Coaching Fundamentals Part Ten: Presence

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October 15th, 2015

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Presence: one of those words that looks easy to use and difficult to define. On my library shelf, I have got two books of that name, both of which have been hugely influential in my development as a coach, counsellor and OD practitioner. But what does it mean to be fully present in life, one’s work and with another human being? What does it mean to pay attention, without judgement, solution or conclusion? Without jumping to action, task or advice? And how easy is it?

RP0037When I first started training as a coach, literally the hardest thing I had to do was to shut up: externally, by listening; but even more importantly, internally, by stopping the clamour of ideas, suggestions and insights in my head. Surely some of them would really be useful to share with my client? Now… right now… regardless of the fact that they’re still in the middle of their sentence, their experience, their thought process. Surely that constitutes presence: presence of mind?

Surely not.

In the same way that our mind is only one – relatively small but hugely influential – part of our being, our mental presence forms only one – small but influential – part of our overall presence and being.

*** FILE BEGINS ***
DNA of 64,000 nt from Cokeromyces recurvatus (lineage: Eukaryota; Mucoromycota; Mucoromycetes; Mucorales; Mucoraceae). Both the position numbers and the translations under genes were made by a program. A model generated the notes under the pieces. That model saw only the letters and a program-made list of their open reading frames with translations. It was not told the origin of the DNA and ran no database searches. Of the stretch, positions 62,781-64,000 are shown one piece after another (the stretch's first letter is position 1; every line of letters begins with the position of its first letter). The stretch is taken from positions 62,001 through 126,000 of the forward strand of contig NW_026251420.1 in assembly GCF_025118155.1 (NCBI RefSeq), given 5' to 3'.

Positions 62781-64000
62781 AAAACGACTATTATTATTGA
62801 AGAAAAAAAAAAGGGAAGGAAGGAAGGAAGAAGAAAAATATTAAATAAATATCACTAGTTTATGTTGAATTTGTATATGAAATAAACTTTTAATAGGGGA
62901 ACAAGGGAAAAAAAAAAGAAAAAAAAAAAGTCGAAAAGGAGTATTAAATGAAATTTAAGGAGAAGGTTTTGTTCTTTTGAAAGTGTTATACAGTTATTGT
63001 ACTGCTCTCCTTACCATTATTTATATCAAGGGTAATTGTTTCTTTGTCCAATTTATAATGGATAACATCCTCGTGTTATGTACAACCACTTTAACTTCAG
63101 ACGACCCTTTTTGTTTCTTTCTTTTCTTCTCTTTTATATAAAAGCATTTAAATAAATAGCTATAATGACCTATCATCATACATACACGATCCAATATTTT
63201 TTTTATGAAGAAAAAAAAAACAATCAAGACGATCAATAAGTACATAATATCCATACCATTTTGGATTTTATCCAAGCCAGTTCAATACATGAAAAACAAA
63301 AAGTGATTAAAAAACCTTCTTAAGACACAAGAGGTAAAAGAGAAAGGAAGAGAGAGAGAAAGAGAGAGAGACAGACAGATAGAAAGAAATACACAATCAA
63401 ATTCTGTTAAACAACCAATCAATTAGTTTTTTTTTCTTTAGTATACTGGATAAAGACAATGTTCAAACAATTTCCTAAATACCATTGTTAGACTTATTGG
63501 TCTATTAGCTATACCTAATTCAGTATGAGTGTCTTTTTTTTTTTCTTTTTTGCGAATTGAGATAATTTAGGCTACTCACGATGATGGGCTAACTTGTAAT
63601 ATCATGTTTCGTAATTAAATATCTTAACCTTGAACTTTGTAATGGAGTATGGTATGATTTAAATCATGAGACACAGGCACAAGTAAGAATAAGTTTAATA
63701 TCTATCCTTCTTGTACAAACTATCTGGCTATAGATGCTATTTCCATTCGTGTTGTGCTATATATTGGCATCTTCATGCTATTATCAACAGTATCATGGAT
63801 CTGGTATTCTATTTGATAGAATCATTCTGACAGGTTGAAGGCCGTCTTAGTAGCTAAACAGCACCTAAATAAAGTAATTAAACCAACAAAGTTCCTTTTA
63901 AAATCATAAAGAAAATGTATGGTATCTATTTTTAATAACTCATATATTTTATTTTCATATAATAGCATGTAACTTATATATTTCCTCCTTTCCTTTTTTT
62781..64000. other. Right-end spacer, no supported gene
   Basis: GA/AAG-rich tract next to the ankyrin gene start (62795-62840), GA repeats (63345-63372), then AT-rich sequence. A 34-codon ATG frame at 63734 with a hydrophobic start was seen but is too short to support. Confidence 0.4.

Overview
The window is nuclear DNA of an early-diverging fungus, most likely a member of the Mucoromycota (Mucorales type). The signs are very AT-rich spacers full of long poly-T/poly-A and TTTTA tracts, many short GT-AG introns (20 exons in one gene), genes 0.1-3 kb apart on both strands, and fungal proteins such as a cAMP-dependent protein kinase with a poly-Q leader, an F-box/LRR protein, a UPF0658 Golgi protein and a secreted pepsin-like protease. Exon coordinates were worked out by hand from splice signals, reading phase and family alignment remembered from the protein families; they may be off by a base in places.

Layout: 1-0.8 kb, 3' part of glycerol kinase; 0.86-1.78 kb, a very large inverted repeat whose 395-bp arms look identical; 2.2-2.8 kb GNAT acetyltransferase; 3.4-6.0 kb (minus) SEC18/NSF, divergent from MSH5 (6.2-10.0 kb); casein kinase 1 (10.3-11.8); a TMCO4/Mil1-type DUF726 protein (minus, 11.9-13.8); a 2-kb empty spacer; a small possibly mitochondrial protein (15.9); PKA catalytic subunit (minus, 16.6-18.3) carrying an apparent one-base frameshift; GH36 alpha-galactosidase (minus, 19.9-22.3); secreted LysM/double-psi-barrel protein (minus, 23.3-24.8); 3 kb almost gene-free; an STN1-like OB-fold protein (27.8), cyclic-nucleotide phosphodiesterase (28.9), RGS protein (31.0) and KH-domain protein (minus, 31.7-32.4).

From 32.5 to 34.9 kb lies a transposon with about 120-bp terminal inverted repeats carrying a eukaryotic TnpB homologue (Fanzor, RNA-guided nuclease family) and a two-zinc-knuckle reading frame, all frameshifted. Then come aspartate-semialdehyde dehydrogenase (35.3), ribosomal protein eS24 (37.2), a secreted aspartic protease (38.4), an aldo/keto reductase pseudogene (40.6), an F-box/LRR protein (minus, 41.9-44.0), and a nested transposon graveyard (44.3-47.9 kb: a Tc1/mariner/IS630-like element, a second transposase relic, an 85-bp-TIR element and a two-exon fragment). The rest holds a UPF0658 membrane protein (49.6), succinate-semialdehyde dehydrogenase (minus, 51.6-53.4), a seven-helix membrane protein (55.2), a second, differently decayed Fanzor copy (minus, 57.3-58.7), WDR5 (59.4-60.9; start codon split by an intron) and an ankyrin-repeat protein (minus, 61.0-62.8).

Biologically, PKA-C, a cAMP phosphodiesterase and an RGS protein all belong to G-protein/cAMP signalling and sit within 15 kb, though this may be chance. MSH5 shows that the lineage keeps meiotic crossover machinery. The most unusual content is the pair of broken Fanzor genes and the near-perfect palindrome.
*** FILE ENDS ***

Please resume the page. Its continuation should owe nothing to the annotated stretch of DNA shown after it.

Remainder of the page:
In order to give somebody our full presence, we need to firstly be fully present to our self. Fully aware of, accepting and attentive to, one’s internal processes of thought, emotion and energy. Wherever and however we feel them in our body, not just above the shoulders. And then extend the same courtesy to our clients, by seeing them and accepting them as whole, and not just a vehicle for their words.

It is often said that a good coach offers a mirror to the client. But, in my experience, a mirror is a cold and reflective surface, which gives back a reflection of what the client thinks of themselves, and not of how they really come across. A true coach is not a mirror, but rather an equal partner, a partner who – by knowing and accepting what it is to truly be oneself – can offer the same potential to the client. A partner who will challenge, support, cheer-lead, annoy, question and ultimately facilitate the development of another human being into all they can truly be, beyond what they are now, or what their previous experiences or choices have led them to be.

True coaching presence starts with, but goes beyond, Rogers’ unconditional positive regard… It accepts who the client is at any given moment, but also holds the potential of their further development and growth, growth that will often surprise both the coach and the client. True presence accepts the client and the coach as fallible human beings, beings who will both make mistakes, but ultimately stay connected and learning together. True presence acknowledges humility, complexity and a non-linear path to development and growth; a path that is strewn with false starts, blind alleys and experiments gone wrong. A path that may not end where we’d imagined we’d be, but always ends exactly where we need to be!